The question of how many species of Fungi there are has occasioned much speculation, with figures mostly posited from around half a million to 10 million, and in one extreme case even a sizable portion of the spectacular number of 1 trillion. Here we examine new evidence from various sources to derive an updated estimate of global fungal diversity. The rates and patterns in the description of new species from the 1750s show no sign of approaching an asymptote and even accelerated in the 2010s after the advent of molecular approaches to species delimitation. Species recognition studies of (semi-)cryptic species hidden in morpho-species complexes suggest a weighted average ratio of about an order of magnitude for the number of species recognized after and before such studies. New evidence also comes from extrapolations of plant:fungus ratios, with information now being generated from environmental sequence studies, including comparisons of molecular and fieldwork data from the same sites. We further draw attention to undescribed species awaiting discovery in biodiversity hot spots in the tropics, little-explored habitats (such as lichen-inhabiting fungi), and material in collections awaiting study. We conclude that the commonly cited estimate of 1.5 million species is conservative and that the actual range is properly estimated at 2.2 to 3.8 million. With 120,000 currently accepted species, it appears that at best just 8%, and in the worst case scenario just 3%, are named so far. Improved estimates hinge particularly on reliable statistical and phylogenetic approaches to analyze the rapidly increasing amount of environmental sequence data.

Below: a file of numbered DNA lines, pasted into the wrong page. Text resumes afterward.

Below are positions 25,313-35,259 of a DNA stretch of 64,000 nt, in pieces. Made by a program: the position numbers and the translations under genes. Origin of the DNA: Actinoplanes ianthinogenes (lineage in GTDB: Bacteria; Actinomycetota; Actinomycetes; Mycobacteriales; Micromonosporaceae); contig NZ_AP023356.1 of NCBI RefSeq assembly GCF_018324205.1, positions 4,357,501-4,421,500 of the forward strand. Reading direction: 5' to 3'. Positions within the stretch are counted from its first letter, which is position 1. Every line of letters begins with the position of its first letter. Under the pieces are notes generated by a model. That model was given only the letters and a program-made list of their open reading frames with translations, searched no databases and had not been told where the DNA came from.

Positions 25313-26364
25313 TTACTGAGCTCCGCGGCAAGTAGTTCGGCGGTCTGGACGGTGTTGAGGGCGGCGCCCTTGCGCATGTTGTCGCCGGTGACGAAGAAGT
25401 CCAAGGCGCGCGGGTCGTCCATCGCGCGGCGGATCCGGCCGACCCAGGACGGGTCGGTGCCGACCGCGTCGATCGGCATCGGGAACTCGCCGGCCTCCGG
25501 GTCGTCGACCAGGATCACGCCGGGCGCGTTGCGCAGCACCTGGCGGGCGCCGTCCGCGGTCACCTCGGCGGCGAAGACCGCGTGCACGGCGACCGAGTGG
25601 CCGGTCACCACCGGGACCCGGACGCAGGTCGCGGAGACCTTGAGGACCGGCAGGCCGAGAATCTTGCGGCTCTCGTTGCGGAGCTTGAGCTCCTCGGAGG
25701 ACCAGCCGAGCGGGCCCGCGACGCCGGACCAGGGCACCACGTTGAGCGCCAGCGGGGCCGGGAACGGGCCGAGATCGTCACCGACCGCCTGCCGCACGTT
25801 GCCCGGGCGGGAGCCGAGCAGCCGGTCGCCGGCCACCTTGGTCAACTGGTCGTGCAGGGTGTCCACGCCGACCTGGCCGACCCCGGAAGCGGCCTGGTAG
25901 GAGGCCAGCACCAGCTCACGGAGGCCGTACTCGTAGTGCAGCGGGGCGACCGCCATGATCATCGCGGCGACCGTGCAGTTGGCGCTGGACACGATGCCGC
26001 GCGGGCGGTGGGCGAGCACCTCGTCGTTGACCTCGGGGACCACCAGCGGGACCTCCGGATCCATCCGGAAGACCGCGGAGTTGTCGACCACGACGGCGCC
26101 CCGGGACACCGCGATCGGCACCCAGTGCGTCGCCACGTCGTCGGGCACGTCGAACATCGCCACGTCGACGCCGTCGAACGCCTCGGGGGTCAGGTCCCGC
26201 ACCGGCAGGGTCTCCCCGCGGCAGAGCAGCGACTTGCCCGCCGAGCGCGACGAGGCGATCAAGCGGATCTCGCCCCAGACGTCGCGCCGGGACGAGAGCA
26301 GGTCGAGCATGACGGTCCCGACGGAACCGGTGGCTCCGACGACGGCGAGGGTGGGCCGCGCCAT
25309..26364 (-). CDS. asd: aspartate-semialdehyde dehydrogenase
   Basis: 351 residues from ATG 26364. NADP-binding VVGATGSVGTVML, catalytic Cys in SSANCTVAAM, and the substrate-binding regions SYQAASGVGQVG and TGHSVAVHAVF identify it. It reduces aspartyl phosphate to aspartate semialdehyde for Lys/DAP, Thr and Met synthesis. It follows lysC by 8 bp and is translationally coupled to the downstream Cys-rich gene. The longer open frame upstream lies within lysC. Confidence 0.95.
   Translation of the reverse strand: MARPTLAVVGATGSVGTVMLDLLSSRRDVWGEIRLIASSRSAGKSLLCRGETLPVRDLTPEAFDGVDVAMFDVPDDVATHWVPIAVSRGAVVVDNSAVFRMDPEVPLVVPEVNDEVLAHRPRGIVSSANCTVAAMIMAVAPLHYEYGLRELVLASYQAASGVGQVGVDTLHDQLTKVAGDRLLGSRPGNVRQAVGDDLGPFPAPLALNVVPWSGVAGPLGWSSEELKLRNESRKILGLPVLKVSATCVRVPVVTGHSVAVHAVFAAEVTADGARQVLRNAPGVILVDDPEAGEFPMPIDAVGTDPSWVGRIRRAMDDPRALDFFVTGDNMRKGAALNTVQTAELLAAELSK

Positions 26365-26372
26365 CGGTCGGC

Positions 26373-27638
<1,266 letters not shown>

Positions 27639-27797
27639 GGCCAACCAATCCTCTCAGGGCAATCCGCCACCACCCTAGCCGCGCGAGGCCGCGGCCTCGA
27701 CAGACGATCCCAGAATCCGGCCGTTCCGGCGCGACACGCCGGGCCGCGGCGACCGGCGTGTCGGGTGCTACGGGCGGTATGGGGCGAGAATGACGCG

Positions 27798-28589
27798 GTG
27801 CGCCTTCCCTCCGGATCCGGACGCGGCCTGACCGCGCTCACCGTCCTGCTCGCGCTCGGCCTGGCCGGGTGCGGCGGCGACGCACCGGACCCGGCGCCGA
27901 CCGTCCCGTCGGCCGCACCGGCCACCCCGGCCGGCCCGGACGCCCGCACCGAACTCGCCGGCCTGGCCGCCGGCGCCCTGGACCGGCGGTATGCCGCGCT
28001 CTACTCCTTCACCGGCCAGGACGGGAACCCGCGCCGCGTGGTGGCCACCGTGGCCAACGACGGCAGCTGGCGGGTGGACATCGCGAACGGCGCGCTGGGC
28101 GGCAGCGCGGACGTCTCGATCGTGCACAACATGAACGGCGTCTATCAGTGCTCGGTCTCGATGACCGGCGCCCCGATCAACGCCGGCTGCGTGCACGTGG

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              Nomenclature for incompletely specified bases in nucleic acid sequences: recommendations 1984.

               Julie Cornish (1985)

                Author and article information

                Biodivers Data J
                Biodivers Data J
                Biodiversity Data Journal
                Pensoft Publishers
                04 September 2019
                : 7
                [1 ] University of Vienna, Vienna, Austria University of Vienna Vienna Austria
                [2 ] University of Gothenburg, Göteborg, Sweden University of Gothenburg Göteborg Sweden
                [3 ] Gothenburg Global Biodiversity Centre, Gothenburg, Sweden Gothenburg Global Biodiversity Centre Gothenburg Sweden
                [4 ] Zoological Research Museum Alexander Koenig, Bonn, Germany Zoological Research Museum Alexander Koenig Bonn Germany
                Author notes
                Corresponding author: Alice Retter ( alice.retter@ 123456univie.ac.at ).

                Academic editor: Alfredo Vizzini

                35332 10752
                Alice Retter, R. Henrik Nilsson, Sarah J. Bourlat

                This is an open access article distributed under the terms of the Creative Commons Attribution License (CC BY 4.0), which permits unrestricted use, distribution, and reproduction in any medium, provided the original author and source are credited.

                Page count
                Figures: 19, Tables: 5, References: 65
                Data Paper (Biosciences)
                Biodiversity & Conservation
                Ecology & Environmental sciences
                Aquatic biology